Friday 20 January 2017

New blood test spots stress damage in the heart

Sarah Knapton

Published 04/04/2016 | 02:30

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A blood test that detects stress and shows when it is damaging the heart has been developed by scientists.

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Many studies have concluded that stress and anxiety are bad for health, bringing greater risk of disease and early death, but there has never been a way to measure the impact clinically.

Now US scientists have found that the level of the protein troponin rises in the blood when a person is dangerously stressed.

Researchers say testing troponin levels could be a quick way of identifying people at risk of heart problems, even when they do not appear to have any other risk factors such as high cholesterol. Patients could then be offered medication or therapy.

Dr Arshed Quyyumi, professor of medicine at Emory University School of Medicine in Atlanta, Georgia, said: "We've always believed stress can be harmful to cardiac health. We now show this harm is reflected by elevated levels of troponin in the circulation.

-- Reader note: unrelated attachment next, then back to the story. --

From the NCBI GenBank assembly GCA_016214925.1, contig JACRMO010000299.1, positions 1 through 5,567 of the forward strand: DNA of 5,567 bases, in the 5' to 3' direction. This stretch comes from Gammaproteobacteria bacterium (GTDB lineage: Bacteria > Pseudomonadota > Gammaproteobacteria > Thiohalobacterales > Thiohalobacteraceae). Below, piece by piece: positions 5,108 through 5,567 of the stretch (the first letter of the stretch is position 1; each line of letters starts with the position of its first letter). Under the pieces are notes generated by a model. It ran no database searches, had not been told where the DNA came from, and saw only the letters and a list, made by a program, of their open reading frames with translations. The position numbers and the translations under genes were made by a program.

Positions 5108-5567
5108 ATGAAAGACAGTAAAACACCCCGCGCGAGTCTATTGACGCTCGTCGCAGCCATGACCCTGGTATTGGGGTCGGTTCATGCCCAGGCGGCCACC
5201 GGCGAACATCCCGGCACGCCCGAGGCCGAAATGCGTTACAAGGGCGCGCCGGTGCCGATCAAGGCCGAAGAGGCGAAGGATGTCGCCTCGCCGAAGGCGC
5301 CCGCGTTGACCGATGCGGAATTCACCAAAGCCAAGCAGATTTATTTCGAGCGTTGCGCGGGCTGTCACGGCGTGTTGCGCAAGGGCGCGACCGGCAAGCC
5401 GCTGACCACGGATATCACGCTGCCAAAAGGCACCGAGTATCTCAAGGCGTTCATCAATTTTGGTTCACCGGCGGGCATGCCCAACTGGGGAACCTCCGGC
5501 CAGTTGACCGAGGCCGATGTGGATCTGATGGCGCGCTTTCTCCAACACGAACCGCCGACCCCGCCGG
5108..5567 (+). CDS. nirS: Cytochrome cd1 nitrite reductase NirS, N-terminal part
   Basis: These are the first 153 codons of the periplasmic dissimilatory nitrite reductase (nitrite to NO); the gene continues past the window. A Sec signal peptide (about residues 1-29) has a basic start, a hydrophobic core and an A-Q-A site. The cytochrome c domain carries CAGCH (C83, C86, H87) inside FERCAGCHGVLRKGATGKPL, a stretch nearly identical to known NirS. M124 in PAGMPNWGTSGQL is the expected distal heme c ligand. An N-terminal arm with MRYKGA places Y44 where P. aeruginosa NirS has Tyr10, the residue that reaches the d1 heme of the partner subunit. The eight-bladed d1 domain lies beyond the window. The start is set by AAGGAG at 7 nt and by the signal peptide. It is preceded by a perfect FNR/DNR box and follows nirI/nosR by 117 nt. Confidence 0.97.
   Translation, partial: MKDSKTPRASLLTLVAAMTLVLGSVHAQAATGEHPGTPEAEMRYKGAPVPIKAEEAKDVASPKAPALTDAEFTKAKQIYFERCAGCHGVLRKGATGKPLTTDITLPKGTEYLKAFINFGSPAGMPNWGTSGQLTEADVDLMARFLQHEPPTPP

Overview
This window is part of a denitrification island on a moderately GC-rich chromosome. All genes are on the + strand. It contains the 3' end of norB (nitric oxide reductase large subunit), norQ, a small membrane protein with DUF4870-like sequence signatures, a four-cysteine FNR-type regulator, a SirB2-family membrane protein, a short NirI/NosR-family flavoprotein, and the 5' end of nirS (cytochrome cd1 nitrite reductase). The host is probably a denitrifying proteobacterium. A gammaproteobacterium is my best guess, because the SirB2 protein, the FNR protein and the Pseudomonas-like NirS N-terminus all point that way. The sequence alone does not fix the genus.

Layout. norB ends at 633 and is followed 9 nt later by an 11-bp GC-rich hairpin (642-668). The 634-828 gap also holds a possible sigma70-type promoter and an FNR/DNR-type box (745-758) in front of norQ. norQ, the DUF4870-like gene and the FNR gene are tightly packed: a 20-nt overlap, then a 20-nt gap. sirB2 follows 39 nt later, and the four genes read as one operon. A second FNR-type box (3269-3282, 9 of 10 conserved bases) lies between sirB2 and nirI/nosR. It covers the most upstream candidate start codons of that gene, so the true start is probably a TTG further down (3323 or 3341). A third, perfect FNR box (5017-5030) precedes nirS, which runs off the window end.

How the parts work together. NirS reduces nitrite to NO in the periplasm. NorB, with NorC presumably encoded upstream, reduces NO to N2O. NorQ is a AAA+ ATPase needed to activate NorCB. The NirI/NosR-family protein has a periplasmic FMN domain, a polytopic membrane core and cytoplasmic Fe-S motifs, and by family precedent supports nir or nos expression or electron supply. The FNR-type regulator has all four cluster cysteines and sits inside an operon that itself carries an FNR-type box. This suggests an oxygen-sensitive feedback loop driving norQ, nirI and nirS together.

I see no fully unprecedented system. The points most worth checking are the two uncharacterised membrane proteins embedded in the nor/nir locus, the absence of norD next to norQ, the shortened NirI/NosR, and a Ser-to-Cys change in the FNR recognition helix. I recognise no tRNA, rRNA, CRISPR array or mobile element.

"For the first time, doctors have a way to measure that impact with a high sensitive troponin test.

"Because a higher circulating level of troponin is associated with worse long-term outcomes such as heart attack or even death, doctors may eventually use this information to prevent complications from developing."

Troponin is a protein released in large amounts when the heart is damaged, and its presence is used as a test for determining if someone has had a heart attack. The more damage there is to the heart, the greater the amount of troponin in the blood.

However, the new study shows troponin levels are already rising before heart problems have begun and are directly linked to rising stress. (© Daily Telegraph, London)

Irish Independent

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